U.S. regulator: It's time to change LIBOR system

A trader pauses in front of the New York Stock Exchange on June 15, 2012 in New York City. (Credit: Spencer Platt/Getty Images)
Spencer Platt/Getty Images

(AP) WASHINGTON - A top U.S. regulator is calling for an overhaul of a key global interest rate, saying consumers need more confidence that the rate is set honestly and transparently.

Gary Gensler, chairman of the Commodity Futures Trading Commission, told a European Parliament committee Monday that the process for setting London Interbank Offered Rate, or LIBOR, should change.

Gensler's remarks come months after Britain's Barclays bank admitted that it had submitted false information for LIBOR. Barclays (BARC) agreed to pay a $453 million fine in settlements with the CFTC, U.S. prosecutors and British regulators.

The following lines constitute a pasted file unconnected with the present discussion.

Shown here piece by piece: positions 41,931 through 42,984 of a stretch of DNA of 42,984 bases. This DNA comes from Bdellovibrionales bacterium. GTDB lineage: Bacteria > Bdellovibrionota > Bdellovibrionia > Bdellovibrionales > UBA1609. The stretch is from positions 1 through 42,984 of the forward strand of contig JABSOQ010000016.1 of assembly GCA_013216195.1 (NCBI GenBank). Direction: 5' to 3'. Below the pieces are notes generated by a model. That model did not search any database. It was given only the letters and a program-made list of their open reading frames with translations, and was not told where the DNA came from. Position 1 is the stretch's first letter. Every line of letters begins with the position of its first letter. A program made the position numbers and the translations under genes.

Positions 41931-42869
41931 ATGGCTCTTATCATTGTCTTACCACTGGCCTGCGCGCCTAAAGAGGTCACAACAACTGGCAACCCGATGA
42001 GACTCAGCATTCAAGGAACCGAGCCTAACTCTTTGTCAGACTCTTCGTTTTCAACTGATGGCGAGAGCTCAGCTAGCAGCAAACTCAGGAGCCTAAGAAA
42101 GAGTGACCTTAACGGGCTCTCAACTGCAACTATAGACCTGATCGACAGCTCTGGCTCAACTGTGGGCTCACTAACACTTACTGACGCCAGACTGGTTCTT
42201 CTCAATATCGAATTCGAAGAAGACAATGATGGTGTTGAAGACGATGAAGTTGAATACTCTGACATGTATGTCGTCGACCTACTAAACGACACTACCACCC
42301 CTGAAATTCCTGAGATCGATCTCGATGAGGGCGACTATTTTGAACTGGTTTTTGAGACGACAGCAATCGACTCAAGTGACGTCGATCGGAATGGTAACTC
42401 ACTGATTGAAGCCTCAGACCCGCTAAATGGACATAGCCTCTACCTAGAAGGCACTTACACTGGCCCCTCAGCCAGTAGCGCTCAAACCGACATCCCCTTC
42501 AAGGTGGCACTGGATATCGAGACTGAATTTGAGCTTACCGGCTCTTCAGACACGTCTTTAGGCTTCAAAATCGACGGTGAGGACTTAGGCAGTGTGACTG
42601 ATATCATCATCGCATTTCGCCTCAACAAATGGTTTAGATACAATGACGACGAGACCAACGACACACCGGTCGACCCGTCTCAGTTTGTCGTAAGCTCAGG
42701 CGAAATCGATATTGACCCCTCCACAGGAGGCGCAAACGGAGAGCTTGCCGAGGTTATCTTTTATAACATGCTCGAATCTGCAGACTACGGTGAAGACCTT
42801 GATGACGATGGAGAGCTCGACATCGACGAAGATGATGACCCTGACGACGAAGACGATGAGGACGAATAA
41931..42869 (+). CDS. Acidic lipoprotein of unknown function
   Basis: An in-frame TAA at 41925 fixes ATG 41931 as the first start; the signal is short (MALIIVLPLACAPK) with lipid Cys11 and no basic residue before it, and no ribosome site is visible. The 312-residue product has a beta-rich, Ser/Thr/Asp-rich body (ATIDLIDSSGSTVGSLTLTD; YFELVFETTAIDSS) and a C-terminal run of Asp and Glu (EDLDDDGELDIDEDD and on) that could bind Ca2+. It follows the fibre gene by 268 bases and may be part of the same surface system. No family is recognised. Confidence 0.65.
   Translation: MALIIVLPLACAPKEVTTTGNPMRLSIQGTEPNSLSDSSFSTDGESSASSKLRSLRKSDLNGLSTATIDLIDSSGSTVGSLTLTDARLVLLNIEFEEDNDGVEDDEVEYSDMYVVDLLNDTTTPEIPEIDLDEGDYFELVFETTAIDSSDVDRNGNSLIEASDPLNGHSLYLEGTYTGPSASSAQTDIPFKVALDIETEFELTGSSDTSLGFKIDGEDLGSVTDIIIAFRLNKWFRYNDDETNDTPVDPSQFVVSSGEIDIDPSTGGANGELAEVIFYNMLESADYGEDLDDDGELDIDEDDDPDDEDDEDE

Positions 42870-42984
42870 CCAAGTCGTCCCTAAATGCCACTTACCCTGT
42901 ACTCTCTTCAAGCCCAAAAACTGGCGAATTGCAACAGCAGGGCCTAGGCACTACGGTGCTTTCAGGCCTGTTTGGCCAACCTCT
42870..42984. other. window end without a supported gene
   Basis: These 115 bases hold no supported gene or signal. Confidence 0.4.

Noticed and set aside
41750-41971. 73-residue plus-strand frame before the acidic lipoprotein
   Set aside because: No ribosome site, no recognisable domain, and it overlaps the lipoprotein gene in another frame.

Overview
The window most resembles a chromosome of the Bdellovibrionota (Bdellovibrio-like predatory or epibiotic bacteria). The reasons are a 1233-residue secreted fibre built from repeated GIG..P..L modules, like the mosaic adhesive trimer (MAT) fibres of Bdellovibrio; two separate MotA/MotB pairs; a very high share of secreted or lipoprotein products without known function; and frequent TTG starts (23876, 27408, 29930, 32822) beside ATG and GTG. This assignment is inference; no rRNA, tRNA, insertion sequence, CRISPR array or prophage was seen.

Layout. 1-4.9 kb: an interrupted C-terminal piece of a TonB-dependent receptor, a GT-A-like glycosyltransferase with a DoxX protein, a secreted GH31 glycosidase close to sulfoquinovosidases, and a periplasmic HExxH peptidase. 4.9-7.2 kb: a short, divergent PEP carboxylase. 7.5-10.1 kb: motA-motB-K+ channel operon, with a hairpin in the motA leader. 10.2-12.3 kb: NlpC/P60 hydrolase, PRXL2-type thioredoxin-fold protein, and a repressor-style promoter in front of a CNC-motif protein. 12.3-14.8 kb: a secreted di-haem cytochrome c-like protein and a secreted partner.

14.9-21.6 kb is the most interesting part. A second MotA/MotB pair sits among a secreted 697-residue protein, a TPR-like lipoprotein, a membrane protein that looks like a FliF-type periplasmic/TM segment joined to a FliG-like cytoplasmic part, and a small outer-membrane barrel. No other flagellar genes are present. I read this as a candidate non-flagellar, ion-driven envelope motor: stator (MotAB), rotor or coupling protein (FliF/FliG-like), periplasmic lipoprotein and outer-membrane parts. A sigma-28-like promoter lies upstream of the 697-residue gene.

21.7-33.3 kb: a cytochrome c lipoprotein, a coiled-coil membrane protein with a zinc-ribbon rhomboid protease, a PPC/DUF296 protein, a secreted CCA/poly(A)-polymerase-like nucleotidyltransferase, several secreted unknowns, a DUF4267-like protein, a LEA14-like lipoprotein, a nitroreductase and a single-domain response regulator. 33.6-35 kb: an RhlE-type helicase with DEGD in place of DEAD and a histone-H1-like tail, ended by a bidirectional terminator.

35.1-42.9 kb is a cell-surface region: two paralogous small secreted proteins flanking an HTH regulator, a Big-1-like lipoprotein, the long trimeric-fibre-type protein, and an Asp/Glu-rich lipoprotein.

A British banking trade group sets the LIBOR every morning after international banks submit estimates of what it costs them to borrow. The rate affects trillions of dollars in contracts around the world, including mortgages, bonds and consumer loans.

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